Professor Mark Woolhouse told Times Radio: “The concern at the moment is that the trajectory of hospitalisations and deaths in the UK is upwards, fairly slowly… and we want to see what that trend does.
“It’s widely accepted the number of cases would increase, we’ve known this would happen when we unlocked for many months now, we’d expect it…. so ‘dangerous, unethical experiment’ seems to be a very inaccurate description of what’s going on.
“This is unprecedented, it’s not an experiment but it’s an unprecedented situation because we’ve got a new pandemic here and the UK is in a particularly interesting position because we have such a successful vaccine programme.”
Prof Woolhouse, who advises government in both England & Scotland, said he expected all countries to experience an “exit wave” of coronavirus when they came to unlock fully.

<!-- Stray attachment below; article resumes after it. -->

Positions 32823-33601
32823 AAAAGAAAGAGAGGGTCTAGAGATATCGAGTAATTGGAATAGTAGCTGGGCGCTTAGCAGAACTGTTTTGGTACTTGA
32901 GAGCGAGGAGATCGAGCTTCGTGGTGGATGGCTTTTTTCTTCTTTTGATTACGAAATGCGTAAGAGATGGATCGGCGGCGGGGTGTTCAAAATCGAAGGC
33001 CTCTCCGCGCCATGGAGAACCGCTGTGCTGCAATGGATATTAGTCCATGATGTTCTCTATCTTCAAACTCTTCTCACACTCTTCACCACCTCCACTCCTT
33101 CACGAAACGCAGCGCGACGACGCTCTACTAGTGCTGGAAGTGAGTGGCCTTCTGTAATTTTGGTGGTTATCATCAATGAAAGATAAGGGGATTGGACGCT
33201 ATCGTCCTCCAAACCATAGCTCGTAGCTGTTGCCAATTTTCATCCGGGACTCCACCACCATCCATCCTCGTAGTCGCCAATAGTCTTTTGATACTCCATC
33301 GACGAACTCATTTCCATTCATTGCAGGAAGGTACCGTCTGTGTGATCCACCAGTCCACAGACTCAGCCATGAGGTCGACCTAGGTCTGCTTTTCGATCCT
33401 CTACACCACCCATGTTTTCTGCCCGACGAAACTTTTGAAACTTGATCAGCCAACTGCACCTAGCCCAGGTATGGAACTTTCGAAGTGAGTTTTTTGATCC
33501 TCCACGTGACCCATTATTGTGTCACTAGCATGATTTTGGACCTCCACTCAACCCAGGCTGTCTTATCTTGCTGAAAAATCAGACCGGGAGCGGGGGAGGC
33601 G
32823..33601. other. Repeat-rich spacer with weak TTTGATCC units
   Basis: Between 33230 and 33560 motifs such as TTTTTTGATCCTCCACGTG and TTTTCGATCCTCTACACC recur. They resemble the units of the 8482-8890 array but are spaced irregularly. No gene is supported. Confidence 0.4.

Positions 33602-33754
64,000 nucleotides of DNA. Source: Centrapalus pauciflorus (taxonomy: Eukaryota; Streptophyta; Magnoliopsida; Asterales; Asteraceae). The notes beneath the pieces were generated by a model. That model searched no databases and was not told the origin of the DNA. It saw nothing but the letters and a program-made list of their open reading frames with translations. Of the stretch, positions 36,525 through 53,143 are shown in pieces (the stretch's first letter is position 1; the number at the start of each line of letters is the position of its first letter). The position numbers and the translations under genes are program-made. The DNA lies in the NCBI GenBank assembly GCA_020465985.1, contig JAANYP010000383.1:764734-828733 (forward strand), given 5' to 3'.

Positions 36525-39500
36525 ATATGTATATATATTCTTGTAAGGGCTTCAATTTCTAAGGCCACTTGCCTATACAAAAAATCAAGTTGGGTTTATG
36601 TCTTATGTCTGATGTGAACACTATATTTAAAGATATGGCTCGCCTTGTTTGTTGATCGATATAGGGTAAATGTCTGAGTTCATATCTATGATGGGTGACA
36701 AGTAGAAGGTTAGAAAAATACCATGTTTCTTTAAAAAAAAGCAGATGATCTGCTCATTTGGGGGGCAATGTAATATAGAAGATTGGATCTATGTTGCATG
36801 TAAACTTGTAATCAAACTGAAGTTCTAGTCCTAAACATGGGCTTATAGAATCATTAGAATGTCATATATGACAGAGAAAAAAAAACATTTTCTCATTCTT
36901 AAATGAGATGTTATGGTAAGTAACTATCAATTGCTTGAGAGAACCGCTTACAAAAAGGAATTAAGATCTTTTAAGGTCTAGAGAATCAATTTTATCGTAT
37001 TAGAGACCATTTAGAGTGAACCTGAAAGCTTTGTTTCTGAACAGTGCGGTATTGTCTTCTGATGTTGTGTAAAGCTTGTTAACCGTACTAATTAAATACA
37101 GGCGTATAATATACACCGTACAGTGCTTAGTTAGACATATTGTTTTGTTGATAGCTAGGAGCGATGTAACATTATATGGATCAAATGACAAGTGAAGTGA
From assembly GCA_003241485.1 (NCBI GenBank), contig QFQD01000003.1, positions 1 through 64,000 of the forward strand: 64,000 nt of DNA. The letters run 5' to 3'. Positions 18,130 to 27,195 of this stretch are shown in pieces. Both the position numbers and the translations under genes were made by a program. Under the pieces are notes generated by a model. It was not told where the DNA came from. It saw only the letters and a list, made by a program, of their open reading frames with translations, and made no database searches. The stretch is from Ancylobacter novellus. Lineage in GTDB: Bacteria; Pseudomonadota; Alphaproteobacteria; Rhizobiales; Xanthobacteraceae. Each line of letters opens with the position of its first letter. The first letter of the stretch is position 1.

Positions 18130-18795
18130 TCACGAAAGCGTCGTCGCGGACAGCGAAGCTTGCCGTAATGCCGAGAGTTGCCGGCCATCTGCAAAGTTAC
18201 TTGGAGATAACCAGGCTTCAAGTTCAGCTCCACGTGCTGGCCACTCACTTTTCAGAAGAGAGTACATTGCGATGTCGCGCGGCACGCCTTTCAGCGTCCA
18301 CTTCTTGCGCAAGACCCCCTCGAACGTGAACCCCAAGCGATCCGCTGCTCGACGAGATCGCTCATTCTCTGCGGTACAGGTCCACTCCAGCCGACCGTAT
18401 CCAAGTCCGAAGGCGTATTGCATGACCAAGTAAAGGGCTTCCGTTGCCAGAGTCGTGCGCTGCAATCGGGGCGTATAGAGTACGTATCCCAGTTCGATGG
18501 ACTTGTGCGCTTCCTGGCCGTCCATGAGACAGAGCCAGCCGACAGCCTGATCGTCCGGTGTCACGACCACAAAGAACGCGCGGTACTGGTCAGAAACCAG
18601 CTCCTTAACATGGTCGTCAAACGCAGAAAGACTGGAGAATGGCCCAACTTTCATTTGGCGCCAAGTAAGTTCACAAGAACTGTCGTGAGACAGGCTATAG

He also said the so-called ‘freedom day’ was “somewhat naive” and that England should copy Scotland in keeping some infection prevention measures in place from July 19.
“What I have been concerned about for many months is that if the unlocking really is a big release… then there’s potential for a very large wave indeed,” he added.
“I was always concerned, and I’ve said so many times, that this idea that it would be a final ‘freedom day’ was, I have to say, somewhat naive.
“The public health expectation was that we would need additional measures to keep the rate of increase of cases under control.”
Prof Woolhouse added the insistence by the Government that unlocking would be irreversible “painted (them) into both a political and public health corner” should circumstances change.
Asked about whether full lockdown easing could lead to the emergence of a new more dangerous coronavirus variant, Prof Woolhouse said: “It could be… but there are literally hundreds of variants around the world.
“We don’t know where the next variant of concern, one that will actually threaten public health, will come from.
“There’s absolutely no guarantee it will come from the UK. This is an international issue, not a UK one.”